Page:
22 Mar 2009, 3:26pm
Forestry education
by admin

Sanderson’s Farm

Hugh Miller Raup (1901-1995) was a giant of American forestry and forest science. He is best remembered as the director of the Harvard Forest for twenty years and Bullard Professor in Forestry there. He was also the author of numerous books, papers, reports, and letters on forestry and forest ecology.

Professor Raup’s biography from the Harvard University Library [here]:

Hugh Miller Raup was born on his family’s farm in Springfield, Ohio on February 1, 1901 to Gustavus Phillip and Fannie (Mitchell) Raup. He attended Wittenburg College, receiving an A.B. in 1923. Immediately following his graduation, Raup was appointed as an instructor in biology, a position he held while pursuing his A.M. He received his Ph.D. from the University of Pittsburgh in 1928, and was promoted to Assistant Professor at Wittenburg. Raup left Wittenburg College in 1932 to serve as a Research Assistant and Associate at Harvard, a position he held from 1932 to 1938. Raup’s association with Harvard included the Arnold Arboretum, the Black Rock Forest, the Harvard Forest, and the Department of Biology.

In 1935, Raup published “Notes of the Early Uses of Land Now in the Arnold Arboretum.” This study examined the historical influences, both natural and man made, that shaped the landscape. He challenged prior conceptions about the ecological history of the Arnold Arboretum, particularly the notion that historically, Hemlock Hill had been a pristine section of land. Much of Raup’s work revolved around such an examination of historical influences on New England, Honduran, and Cuban landscapes, which was a relatively revolutionary approach. Other remarkable research included a phytogeographic survey of the Peace River region of Alberta and British Columbia, returning with thousands of specimens, and studies in subarctic Canada, northeastern Greenland, and the boreal forests of Alaska, some of which was completed in collaboration with the Canadian National Museum.

Following his tenure as research associate, Hugh Raup held a succession of professorial appointments at Harvard. He was appointed Assistant Professor in Plant Ecology in 1938, and rose quickly up the academic ranks, receiving a promotion to Assistant Professor of Plant Geography associate professor in 1945. In 1949, he was promoted to full professor with an appointment as Bullard Professor in Forestry. He became director of the Harvard Forest in 1946, thereafter devoting much of his energies to the Forest through his retirement in 1967. Following Raup’s from Harvard, Raup spent three years at Johns Hopkins as a Visiting Professor. He and his wife Lucy then spent 20 years living on the Common in Petersham, Massachusetts, where he continued to correspond with colleagues, debating and questioning matters in the fields of biology, forestry, and ecology in lengthy letters. Near the end of his life, Raup and his wife moved to Wisconsin to be closer to their younger son. Raup died on August 10, 1995 at 94 years of age.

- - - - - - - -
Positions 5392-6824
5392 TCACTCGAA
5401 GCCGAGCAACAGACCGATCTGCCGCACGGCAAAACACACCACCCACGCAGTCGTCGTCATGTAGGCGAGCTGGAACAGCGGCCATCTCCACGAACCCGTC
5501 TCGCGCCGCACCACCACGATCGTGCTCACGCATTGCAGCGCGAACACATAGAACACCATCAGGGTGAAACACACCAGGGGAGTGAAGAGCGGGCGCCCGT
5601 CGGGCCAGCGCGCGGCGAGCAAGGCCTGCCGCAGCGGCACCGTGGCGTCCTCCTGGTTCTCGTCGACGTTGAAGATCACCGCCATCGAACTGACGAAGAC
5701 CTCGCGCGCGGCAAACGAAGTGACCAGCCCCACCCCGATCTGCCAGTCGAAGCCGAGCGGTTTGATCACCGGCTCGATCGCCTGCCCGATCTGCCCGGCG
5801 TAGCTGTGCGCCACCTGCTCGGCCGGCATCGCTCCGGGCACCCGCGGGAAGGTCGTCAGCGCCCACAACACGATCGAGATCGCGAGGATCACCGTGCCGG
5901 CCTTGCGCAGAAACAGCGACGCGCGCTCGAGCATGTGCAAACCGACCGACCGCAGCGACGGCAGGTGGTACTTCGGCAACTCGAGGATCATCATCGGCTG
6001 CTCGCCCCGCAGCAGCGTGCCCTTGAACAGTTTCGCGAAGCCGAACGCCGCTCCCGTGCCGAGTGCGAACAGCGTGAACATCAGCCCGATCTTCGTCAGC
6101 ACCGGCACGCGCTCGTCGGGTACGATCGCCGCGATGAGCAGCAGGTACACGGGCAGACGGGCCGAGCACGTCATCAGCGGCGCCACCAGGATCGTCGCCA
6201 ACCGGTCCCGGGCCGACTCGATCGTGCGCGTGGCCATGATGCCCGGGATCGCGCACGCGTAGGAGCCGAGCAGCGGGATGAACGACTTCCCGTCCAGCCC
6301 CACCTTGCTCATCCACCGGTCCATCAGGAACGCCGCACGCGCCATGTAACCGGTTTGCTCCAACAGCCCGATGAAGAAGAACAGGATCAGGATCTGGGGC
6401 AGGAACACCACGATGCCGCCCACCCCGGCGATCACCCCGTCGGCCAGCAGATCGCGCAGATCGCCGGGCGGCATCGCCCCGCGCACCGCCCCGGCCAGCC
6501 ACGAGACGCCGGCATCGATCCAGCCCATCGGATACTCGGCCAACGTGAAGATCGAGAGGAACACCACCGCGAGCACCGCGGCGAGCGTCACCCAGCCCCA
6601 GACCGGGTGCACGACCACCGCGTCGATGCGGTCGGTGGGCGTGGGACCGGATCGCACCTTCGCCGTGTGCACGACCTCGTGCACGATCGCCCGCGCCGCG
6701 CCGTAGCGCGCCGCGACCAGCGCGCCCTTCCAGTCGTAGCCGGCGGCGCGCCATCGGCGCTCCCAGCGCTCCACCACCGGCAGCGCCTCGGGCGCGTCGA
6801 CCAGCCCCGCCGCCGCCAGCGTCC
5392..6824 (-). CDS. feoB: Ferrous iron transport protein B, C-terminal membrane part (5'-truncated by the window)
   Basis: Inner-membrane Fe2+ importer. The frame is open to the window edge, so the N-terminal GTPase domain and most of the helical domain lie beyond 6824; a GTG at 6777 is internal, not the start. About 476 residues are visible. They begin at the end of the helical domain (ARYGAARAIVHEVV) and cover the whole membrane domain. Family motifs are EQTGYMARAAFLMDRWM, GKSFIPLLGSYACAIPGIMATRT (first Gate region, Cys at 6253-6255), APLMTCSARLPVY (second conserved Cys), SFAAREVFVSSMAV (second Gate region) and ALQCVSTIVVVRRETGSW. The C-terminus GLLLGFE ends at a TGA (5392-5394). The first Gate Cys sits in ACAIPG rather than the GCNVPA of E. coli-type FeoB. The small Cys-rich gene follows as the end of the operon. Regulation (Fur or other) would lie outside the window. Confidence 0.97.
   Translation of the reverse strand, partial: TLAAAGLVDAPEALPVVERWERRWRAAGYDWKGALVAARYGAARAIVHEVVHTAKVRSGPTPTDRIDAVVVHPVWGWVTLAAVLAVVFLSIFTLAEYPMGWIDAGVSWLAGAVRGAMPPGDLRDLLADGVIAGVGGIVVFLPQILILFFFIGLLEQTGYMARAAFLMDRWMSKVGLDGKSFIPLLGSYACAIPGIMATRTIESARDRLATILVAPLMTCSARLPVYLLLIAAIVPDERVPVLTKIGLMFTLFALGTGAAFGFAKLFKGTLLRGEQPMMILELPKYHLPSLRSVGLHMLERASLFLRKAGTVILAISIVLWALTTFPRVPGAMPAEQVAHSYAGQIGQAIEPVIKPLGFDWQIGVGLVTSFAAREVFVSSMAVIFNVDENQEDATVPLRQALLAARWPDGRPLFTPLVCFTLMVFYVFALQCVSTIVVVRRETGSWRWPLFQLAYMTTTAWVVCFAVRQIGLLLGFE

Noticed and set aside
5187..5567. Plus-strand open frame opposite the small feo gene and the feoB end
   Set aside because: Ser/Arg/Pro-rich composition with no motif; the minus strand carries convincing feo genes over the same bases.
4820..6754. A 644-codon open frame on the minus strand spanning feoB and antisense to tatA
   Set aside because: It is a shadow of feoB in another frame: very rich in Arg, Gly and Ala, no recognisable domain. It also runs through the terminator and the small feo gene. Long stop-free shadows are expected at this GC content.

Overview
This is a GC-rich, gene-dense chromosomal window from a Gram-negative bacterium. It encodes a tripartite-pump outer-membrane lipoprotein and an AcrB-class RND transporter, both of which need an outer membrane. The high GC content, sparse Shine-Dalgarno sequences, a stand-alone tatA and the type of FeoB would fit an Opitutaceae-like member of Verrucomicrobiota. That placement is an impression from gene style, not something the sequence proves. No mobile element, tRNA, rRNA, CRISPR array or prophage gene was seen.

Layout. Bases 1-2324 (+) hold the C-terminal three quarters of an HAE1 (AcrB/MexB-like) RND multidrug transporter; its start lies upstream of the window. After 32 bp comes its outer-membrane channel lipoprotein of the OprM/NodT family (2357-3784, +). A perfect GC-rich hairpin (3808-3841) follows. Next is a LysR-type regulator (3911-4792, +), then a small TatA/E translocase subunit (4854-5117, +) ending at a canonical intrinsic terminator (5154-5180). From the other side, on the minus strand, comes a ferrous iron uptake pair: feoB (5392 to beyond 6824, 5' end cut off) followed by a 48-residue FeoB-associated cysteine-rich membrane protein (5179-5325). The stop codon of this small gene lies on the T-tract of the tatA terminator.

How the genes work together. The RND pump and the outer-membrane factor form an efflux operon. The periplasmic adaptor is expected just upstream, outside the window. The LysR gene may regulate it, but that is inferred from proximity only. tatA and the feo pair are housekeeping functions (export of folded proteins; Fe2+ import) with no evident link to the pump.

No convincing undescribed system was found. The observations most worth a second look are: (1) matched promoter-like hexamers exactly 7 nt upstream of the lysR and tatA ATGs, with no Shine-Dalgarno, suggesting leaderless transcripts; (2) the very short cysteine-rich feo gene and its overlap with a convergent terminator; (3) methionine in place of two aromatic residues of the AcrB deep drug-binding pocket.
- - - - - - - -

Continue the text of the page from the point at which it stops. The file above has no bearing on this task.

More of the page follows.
One of Professor Raup’s most famous papers is John Sanderson’s Farm: A Perspective for the Use of the Land, first published in Forest History, April 1966. A reprint from Forest History Today, 1997, is available on the Internet [here] (2.1 MB).

John Sanderson’s Farm has been required reading in many a forestry class. Correspondent Dr. Al S. of UC Berkeley reminded me of that recently when he remarked that the late John Zivnuska [here], said that he re-read the article every few years to put natural resource management in perspective. I recall Professor Zivnuska (another giant of American forestry) as a forbidding bear of a man with an intellect to match.

Hugh Rapp’s essay was required reading because it cut through a lot of dreaminess about forestry and ecology by explaining that human culture and human enterprise was and is a key element in forests. I don’t mean just by cutting trees down; humanity has had significant and multifarious impact on the ecological development of forests and other vegetation types since time immemorial.

The opening paragraph of John Sanderson’s Farm: A Perspective for the Use of the Land:

John Sanderson was a prosperous farmer in Petersham in the second quarter of the 19th century. He lived on land now part of the Harvard Forest, and his house was one we are still using as living quarters for staff and students. In the 1830’s and 1840’s when the Sandersons lived there, all but about 100 of the 850 acres that make up the Prospect Hill Tract of the Harvard Forest, of which their farm was a part, were entirely clear of woodlands. They were in pasture or under some sort of cultivation. Most of the tilled land was in tiny fields immediately back of the house. The stone walls separating the fields are still there, hidden by the trees.

The first colonists in New England cleared the “primordial” forest. That forest was not actually primordial, but had grown up after elimination of the anthropogenic burning of the agricultural Haudenosaunee. John Sanderson’s stony farm was a going concern until the Erie Canal opened up the New England market to Ohio Valley farm produce.

As Raup explains, by 1870 Sanderson’s fields had been abandoned and native white pine had seeded in. Then, between 1900 and 1920 the “pure or nearly pure stands of white pine” had reached harvestable size and were cut to make “boxes, barrels, and pails.”